Clinical trials are considered a better method for treating brainstem glioma in children. The evaluation of new chemotherapy and radiation therapy drugs is integrated into childhood brainstem glioma clinical trials. Clinical trials are used for all types and stages of brainstem glioma in children. More than 60% of children with brain stem glioma are treated as part of clinical trials for brain stem glioma. New treatments with better efficacy and safety are the outcome of a clinical trial. The evaluation of further chemotherapy and radiotherapy drugs is done in a clinical trial for effective cancer treatment.
Many individuals participate in clinical trials, aiming to be one of the first to receive treatment before being released to the public. The results of the clinical trials have been effective in reducing the symptoms and side effects during the treatment. Volunteers or patients willing to participate in the clinical trials should communicate with their doctor and healthcare team and research expertise to make well decided informed choices regarding participating in the problem while signing informed consent. Clinical trials are also thoroughly regulated by experts who watch each study for issues. Insurance and the costs of clinical trials for brain stem glioma change depending on location and research. Some of the expenses from participating in the clinical trial are reimbursed in several programs.
Clinical Trials if Brain Stem Glioma- Childhood
More than 60% of children with brain stem glioma are treated as part of Clinical trials for Brain Stem Glioma 1. On the path to finding different ways to treat cancer, various research and problems have been carried out to find safe and effective treatments other than the standard ones. Every drug that is used now was once tested in clinical trials.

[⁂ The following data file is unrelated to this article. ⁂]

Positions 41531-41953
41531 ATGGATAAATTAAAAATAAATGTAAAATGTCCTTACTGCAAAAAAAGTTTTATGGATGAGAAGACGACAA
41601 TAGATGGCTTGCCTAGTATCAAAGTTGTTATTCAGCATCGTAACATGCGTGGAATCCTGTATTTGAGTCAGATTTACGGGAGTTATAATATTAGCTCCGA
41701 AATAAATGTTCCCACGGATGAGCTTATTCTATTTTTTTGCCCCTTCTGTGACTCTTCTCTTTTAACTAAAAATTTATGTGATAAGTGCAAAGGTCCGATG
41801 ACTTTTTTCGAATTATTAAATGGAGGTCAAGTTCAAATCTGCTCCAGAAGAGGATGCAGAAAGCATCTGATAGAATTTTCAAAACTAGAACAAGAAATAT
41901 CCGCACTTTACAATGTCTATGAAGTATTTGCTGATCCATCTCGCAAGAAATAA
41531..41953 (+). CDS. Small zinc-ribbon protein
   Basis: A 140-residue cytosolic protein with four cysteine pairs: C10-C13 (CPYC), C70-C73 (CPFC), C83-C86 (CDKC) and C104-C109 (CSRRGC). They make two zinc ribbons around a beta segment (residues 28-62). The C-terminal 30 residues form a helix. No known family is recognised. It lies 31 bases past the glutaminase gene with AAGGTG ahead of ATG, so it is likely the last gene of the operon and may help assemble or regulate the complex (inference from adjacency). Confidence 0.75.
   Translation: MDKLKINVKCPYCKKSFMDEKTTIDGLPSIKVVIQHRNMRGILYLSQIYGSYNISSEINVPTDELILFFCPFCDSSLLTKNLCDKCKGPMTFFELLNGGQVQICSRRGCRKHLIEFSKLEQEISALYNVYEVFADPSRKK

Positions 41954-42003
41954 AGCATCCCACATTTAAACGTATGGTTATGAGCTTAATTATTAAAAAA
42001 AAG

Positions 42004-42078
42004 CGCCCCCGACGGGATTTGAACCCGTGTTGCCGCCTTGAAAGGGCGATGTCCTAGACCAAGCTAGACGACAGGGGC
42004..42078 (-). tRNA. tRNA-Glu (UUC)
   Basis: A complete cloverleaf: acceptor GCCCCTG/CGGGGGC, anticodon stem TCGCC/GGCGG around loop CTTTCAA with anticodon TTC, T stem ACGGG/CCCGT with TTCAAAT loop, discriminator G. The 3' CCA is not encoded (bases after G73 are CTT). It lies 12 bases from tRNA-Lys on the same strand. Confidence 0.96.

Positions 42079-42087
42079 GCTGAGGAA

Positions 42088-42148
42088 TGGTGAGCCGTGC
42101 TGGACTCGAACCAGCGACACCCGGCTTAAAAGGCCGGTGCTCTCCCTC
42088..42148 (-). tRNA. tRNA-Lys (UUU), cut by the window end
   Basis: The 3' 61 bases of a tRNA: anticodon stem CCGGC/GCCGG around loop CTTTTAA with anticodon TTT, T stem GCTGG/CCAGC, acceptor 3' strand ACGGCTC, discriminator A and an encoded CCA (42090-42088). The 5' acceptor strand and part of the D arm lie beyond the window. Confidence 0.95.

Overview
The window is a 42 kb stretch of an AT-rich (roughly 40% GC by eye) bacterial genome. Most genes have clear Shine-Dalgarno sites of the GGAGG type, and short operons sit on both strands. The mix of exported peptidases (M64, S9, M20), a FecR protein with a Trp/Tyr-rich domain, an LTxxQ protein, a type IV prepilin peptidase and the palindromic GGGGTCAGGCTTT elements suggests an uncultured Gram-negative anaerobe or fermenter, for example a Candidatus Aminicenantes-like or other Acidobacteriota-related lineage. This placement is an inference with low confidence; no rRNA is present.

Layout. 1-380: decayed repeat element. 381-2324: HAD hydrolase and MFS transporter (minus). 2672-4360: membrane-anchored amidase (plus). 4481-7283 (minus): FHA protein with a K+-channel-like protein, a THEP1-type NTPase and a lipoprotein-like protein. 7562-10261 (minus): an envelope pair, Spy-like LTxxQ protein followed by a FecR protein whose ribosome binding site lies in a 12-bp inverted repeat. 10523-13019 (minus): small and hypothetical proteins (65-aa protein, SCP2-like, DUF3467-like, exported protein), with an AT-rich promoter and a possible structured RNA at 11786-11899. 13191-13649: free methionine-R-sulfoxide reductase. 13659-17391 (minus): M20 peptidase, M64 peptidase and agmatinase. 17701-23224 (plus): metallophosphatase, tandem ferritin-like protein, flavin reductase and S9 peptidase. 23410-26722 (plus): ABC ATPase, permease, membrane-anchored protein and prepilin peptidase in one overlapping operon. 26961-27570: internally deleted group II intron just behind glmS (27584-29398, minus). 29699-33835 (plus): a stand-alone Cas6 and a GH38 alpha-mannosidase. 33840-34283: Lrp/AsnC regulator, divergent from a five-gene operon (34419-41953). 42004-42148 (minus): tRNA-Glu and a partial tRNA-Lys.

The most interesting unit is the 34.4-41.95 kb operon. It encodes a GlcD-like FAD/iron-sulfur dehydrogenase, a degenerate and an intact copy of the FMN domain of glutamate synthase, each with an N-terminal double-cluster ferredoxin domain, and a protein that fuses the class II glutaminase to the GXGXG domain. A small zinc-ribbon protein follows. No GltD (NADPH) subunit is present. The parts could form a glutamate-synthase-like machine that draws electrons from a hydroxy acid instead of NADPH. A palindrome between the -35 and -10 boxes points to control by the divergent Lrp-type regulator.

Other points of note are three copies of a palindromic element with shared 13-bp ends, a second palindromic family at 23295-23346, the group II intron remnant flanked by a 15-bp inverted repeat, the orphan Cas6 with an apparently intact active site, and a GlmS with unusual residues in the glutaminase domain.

Clinical trials for Brain Stem Glioma are used for all stages and types of brain stem glioma. The clinical studies mainly focus on finding safe, effective and better approaches for treatment or diagnostic procedures. They evaluate new chemotherapy or radiotherapy drugs for better treatment of cancer 2.
Taking part in clinical trials can benefit people by receiving treatment before it is available to the public. As the coin has two sides, there are some risks with the clinical trials, including its side effects and the possibility of new clinical trials not working. Clinical trials are also conducted on drugs and other therapies that can relieve the symptoms and side effects of treatments like chemotherapy, radiotherapy, etc. People are strongly encouraged to talk with their health care team about the pros and cons of joining a specific study.
Participating in clinical trials can have many reasons. For some people, taking part in a clinical trial is the only left out the option to receive the best treatment for the type of cancer. Because standard treatments are not perfect, people are willing to face the uncertainty and challenges of a clinical trial to seek a better result.
Cost and Eligibility
Other people volunteer for clinical trials because they know these studies can treat brain stem glioma. Even if they are not benefited directly from the clinical trial, their participation may help future children with brain stem glioma.
Insurance and the costs of clinical trials change depending upon location and study. Some of the expenses from participating in the clinical trial are reimbursed in several programs.
Clinical trials also have specific “eligibility criteria” rules that help the research and keep patients safe. You and your research team carefully review these criteria together. People participating in a clinical trial can stop participating for any medical or personal reasons. The reasons may include that the new treatment is not working or it has some severe side effects. Experts keep an eye on clinical trials for any problems with each study.
- 1.Hargrave D, Bartels U, Bouffet E. Diffuse brainstem glioma in children: critical review of clinical trials. The Lancet Oncology. Published online March 2006:241-248. doi:10.1016/s1470-2045(06)70615-5
- 2.Green AL, Kieran MW. Pediatric Brainstem Gliomas: New Understanding Leads to Potential New Treatments for Two Very Different Tumors. Curr Oncol Rep. Published online February 22, 2015. doi:10.1007/s11912-014-0436-7